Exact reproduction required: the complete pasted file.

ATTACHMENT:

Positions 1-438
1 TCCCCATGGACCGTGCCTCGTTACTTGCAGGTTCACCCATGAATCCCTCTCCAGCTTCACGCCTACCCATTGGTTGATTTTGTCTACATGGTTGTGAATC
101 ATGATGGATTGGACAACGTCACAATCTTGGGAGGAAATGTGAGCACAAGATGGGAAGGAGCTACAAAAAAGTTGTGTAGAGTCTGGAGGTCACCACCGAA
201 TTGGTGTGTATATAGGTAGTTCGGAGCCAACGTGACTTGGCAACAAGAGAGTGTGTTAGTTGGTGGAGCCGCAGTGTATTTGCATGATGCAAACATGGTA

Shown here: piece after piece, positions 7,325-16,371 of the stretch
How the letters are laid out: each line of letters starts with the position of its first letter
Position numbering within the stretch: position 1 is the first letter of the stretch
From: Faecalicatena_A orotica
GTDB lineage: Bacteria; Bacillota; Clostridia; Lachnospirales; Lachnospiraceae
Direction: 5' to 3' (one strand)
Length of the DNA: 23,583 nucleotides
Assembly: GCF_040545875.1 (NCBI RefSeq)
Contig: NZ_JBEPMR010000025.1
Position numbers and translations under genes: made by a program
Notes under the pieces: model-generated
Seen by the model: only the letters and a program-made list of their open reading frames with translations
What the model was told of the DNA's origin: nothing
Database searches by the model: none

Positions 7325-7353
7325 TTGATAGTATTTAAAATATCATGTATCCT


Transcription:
Positions 1-438
1 TCCCCATGGACCGTGCCTCGTTACTTGCAGGTTCACCCATGAATCCCTCTCCAGCTTCACGCCTACCCATTGGTTGATTTTGTCTACATGGTTGTGAATC
101 ATGATGGATTGGACAACGTCACAATCTTGGGAGGAAATGTGAGCACAAGATGGGAAGGAGCTACAAAAAAGTTGTGTAGAGTCTGGAGGTCACCACCGAA
201 TTGGTGTGTATATAGGTAGTTCGGAGCCAACGTGACTTGGCAACAAGAGAGTGTGTTAGTTGGTGGAGCCGCAGTGTATTTGCATGATGCAAACATGGTA

Shown here: piece after piece, positions 7,325-16,371 of the stretch
How the letters are laid out: each line of letters starts with the position of its first letter
Position numbering within the stretch: position 1 is the first letter of the stretch
From: Faecalicatena_A orotica
GTDB lineage: Bacteria; Bacillota; Clostridia; Lachnospirales; Lachnospiraceae
Direction: 5' to 3' (one strand)
Length of the DNA: 23,583 nucleotides
Assembly: GCF_040545875.1 (NCBI RefSeq)
Contig: NZ_JBEPMR010000025.1
Position numbers and translations under genes: made by a program
Notes under the pieces: model-generated
Seen by the model: only the letters and a program-made list of their open reading frames with translations
What the model was told of the DNA's origin: nothing
Database searches by the model: none

Positions 7325-7353
7325 TTGATAGTATTTAAAATATCATGTATCCT